November 2018 Federal Employment Law Training Group Newsletter

One day on a slow afternoon in my first job as the head of a labor & employee relations unit, I was sitting around the director’s office with the head of classification. Somehow, we got to talking about life-before-human-resources; what had we been doing before we got into The Business. Amazingly, it turned out that the three of us at one time or another had previously worked in a morgue. My two colleagues had worked in funeral homes and I had been a pathology research technician in a science lab. Before we began working in HR, we had each spent our days with dead bodies, them preparing the body for burial and me dissecting the parts needed for medical research (I can still remove the inner ears from a cranium in less than 12 parsecs). Over the years, I came to realize the similarities between the two fields of work: dead bodies and labor & employee relations. Both require the practitioner sometimes to do nasty thing, things we can’t talk about over dinner. Both require a high degree of mental acuity and a certain grounded-ness in practicality. And somedays after doing either, all we want to do is get home and take a bath. I’ve sometimes thought that part of the training to work in civil service law is that the initiate should participate in an autopsy. It really changes one’s view of the petty minutiae and useless bureaucracy of existence if you’ve spent a little time with a body that a few hours before had been a living breathing person, just like you and me. OK, maybe not just like me because few have had a haircut as cool as the one I had in this picture. Come to our FELTG seminars. Learn The Business without having to wear a white lab coat.Bill Signature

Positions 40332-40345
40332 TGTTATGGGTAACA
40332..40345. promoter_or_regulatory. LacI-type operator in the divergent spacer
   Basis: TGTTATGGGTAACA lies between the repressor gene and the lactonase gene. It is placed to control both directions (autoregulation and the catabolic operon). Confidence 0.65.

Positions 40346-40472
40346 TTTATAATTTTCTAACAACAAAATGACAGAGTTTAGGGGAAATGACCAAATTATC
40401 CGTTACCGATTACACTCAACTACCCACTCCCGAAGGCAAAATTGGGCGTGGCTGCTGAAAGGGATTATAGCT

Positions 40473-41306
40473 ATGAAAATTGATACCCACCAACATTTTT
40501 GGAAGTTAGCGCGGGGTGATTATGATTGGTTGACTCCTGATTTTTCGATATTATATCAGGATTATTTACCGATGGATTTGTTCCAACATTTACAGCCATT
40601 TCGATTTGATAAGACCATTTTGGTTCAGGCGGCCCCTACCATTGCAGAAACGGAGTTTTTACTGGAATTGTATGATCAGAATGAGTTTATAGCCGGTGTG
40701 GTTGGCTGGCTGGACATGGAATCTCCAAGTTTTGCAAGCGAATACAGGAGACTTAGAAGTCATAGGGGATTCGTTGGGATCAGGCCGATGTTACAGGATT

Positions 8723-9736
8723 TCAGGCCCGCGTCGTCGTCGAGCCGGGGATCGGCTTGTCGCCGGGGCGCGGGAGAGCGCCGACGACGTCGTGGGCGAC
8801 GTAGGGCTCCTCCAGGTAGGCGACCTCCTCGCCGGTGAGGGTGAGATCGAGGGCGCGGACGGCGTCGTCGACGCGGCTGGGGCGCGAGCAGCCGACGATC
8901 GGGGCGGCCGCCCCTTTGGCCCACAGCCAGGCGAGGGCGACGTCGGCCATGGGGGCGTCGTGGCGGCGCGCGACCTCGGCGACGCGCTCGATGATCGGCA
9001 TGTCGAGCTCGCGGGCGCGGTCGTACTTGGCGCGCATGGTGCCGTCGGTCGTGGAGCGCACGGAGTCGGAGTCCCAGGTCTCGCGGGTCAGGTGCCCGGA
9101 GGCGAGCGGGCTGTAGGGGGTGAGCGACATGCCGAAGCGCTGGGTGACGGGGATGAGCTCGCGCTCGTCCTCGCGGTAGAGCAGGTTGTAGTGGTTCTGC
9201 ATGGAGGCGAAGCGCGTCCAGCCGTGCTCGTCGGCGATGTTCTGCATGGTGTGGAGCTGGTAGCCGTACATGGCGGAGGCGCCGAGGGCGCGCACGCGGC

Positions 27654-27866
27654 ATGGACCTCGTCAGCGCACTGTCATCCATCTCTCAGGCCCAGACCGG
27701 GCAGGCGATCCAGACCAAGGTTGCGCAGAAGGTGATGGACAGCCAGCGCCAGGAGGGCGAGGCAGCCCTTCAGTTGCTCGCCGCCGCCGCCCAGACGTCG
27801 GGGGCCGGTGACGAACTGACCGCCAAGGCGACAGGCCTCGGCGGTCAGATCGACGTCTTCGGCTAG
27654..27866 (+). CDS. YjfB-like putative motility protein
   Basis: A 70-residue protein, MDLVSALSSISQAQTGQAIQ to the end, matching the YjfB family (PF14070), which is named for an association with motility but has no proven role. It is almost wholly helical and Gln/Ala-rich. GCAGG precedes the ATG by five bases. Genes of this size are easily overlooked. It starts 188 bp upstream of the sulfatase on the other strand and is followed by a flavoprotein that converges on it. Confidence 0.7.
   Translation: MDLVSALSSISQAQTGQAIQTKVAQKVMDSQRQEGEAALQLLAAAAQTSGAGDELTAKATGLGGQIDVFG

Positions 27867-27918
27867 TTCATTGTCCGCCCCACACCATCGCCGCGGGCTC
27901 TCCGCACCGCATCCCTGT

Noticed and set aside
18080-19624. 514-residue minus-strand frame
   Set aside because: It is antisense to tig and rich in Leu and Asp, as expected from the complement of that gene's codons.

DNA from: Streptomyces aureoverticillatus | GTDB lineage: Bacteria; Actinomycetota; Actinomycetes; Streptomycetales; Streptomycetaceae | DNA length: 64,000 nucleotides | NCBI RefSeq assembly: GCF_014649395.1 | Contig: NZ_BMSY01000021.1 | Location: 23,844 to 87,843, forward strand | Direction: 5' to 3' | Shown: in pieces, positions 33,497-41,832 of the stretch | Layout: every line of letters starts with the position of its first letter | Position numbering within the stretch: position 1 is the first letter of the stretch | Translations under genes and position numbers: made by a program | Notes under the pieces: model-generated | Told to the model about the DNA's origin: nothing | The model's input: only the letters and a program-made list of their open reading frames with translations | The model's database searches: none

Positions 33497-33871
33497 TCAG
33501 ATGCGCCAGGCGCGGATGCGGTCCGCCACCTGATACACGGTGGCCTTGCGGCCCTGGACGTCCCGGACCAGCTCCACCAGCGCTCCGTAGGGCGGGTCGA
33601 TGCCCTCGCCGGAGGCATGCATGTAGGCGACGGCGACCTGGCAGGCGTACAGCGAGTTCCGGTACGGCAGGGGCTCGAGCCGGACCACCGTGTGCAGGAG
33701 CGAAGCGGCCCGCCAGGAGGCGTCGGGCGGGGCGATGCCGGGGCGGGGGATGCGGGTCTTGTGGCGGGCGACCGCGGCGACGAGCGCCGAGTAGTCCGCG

Let’s Address the Misconceptions About Poor Performance

By Deborah Hopkins, November 14, 2018 If there’s one thing that bothers federal employees more than anything, it’s slackers in the workplace. And if there’s something even worse than that, it’s the supervisors who refuse to deal with slackers in the workplace. I’m not...

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Affirmative Defenses: The Sequel

By Meghan Droste November 14, 2018 In April, I shared the Commission’s decision in Jenna P. v. Department of Veterans Affairs, EEOC App. No. 0120150825 (Mar. 9, 2018), which addressed what happens when an agency fails to make a complainant whole after a report of...

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The (Good?) Old Days in Civil Service Law

By William Wiley, November 14, 2018 Hey, smart people! Guess what this is? The photo above is of an “Appeals System” 9x12 card that I took off of a Navy bulletin board in the mid-70s. It shows the appeals processes available to federal civilian employees in 1969. I...

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Tips from the Other Side, Part 11

By Meghan Droste November 14, 2018 Parties in EEO cases have to make many decisions throughout the process — from the complainant deciding at the outset whether to remain anonymous during the counseling period to the agency deciding whether to accept or reject an...

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